Ask Sonny Anything… did Earl ever get bored with the banjo?

Hello Sonny. I seen the brothers many times in and around Burlington, NC at Bass Mountain festival and The Big O Jamboree. Do you remember the Big O and any stories? One time I remember seeing Glen Duncan was on fiddle, was that his first show with y’all? Bobby even twinned with Glen that night. Thanks for the article. I look forward to it every week.


Hey Randy, I appreciate your time. Sorry I missed last week.

I do remember the Bass Mountain festival, and especially Mike Wilson. We were talking out where our bus was parked when a guy came running down and said a couple guys were causing a disturbance…you know, like showing they —! Well Mike, at 6’4” and 260 said I’ll be back in a minute. He ran up to the pickup bed and literally reached into the melee, grabbed this guy by the hair, a longish braid like thing, and proceded to half drag him and fast walk him to the waiting police cruiser. Thus coming to an end of those two old boys Bass Mountain Festival for that year. I loved that place…Big O I don’t remember, however Glen did play the fiddle with us then. Most enjoyable time musically to work with the great fiddle player, Glen Duncan.


Years ago when I was young and uneducated, I would listen to Flatt and Scruggs records of Blowin’ in The Wind, Like a Rollling Stone, and Down in the Flood, and thought they were just the neatest things….then many years later I found out that they were Bob Dylan and other “folky” songs, and that Lester hated them, and that was one of the reasons for the big breakup of Flatt and Scruggs. To be honest, after listening to the Bob Dylan and other original versions of those songs, I think Lester and Earl did much better versions. I know I am in the minority in those beliefs, but as an artist how do you feel when you have recorded music that after a while you really don’t care for, and the fans latch on to it and think it’s some of your best recordings. I wish I was around back in the day and was able to sit down and talk to Lester and tell him how versatile he was, and how he could take any song and make it pure bluegrass.

Thanks Sonny.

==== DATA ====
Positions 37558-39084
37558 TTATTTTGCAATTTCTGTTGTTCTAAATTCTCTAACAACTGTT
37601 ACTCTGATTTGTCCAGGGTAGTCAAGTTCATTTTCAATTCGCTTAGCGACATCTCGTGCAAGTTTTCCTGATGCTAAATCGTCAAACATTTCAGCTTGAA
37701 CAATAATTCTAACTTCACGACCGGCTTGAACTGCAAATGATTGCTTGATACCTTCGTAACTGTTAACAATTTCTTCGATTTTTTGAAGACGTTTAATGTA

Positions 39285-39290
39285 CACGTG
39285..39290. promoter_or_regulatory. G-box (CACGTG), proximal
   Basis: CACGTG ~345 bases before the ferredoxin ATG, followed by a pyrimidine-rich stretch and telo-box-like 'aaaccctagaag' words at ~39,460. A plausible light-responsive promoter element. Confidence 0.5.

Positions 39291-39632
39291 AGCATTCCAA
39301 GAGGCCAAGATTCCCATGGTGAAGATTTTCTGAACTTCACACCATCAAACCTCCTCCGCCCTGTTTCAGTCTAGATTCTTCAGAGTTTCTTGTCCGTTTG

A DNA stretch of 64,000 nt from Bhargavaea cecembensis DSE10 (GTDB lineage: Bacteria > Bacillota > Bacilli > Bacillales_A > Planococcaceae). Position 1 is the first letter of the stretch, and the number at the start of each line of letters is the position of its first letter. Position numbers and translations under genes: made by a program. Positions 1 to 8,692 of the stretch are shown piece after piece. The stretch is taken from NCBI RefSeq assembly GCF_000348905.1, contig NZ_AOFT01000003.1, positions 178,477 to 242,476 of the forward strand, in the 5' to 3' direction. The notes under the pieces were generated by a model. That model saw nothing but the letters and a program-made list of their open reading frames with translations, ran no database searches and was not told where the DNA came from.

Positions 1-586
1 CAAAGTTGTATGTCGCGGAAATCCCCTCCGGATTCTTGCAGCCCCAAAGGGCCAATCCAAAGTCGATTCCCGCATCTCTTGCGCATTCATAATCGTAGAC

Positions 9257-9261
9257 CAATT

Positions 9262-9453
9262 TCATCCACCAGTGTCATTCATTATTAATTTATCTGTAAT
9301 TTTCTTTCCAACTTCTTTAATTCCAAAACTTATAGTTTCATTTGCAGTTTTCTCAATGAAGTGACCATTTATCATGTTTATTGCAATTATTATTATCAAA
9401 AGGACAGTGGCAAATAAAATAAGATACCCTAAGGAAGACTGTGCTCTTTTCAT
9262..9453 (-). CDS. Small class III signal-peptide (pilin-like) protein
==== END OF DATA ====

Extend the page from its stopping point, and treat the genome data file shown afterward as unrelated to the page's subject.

Cory S.

Cory….I apprecate your valuable time. Thank you.

I hope I can get through this subject without hurting too many feelings. You must remember that I considered me to be one of the most intent followers of The Earl. After 1957, not nearly as much. WHY? I felt like along about then, he took his foot off’n the gas pedal.

Earl and I became pretty good friends through most of the ’60s….once at his house, The Earl told me he hadn’t been interested in the banjo in 10 years. Which ripped me a pretty large one. He also told me he wanted out because he wanted…needed…to be with his boys. There’s only so many ways you can play Cumberland Gap. I didn’t understand this until 30 years later.

So by doing a completely different sound, I was put into the position of liking or disliking what my pal was doing. Being such a fanatic follower in the ’50-’53 version of the greatest 5 string banjo playing..player…in history, I decided I did not like the contemporary sound they were doing. Good though it might be…hell, the younger generation was going wild for it…but, Hello! I was not that generation, didn’t want to be. Chose not to be. Granted the Dylan songs were good…for Peter Paul and Mary…but not good for me. I liked Benny Martin and The Earl…still do…always will. Long way of answering your question, if there was one. If not, sorry, maybe next time.

You know what, Cory? If you were lucky enough to sit down and talk to Lester Flatt and tell him what great songs Blowin’ in the Wind etc were, and how he made them into pure bluegrass songs, he would probably just get up and walk off because he hated these songs so much, and detested the idea of calling their music bluegrass. I don’t know why, but I never heard Lester or The Earl refer to what they were doing as bluegrass.



I am reading this week’s column and Mark K asked you about your break on Sunny Side Of The Mountain on the Bluegrass Collection album.

I went over to YouTube and listened to it, then decided I wanted the entire album so I went to iTunes and bought it.

I guess my question is two parts and if I’m being too personal I sincerely apologize.

1. Do you get any kind of payment from YouTube for us listening to your songs.

2. I just bought the song on iTunes do you receive anything for that.



Lenny, thank you for joining our weakly get together. Your questions were of a personal nature, but I’ll answer them as best I can. When you download or buy any music we do get paid through a company called Soundexchange. That’s as far as I care to take this. Like I said it is rather personal. You understand, I’m sure. Good question though…connect with me again, anytime. As for that last part of the break…it was conceived on the spot…first time through. My mind just told my hands that it was the thing to do, so they did it.


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About the Author

Sonny Osborne

Surely among the most influential banjo players of all time, Sonny Osborne has dedicated his life to bluegrass music, and the five string banjo. For 50 years he toured with his brother, Bobby, as The Osborne Brothers and were one of the top acts in bluegrass and country music in the 1960s and '70s. He retired in 2005 but remains active in the banjo world with the manufacture and distribution of his Chief banjos.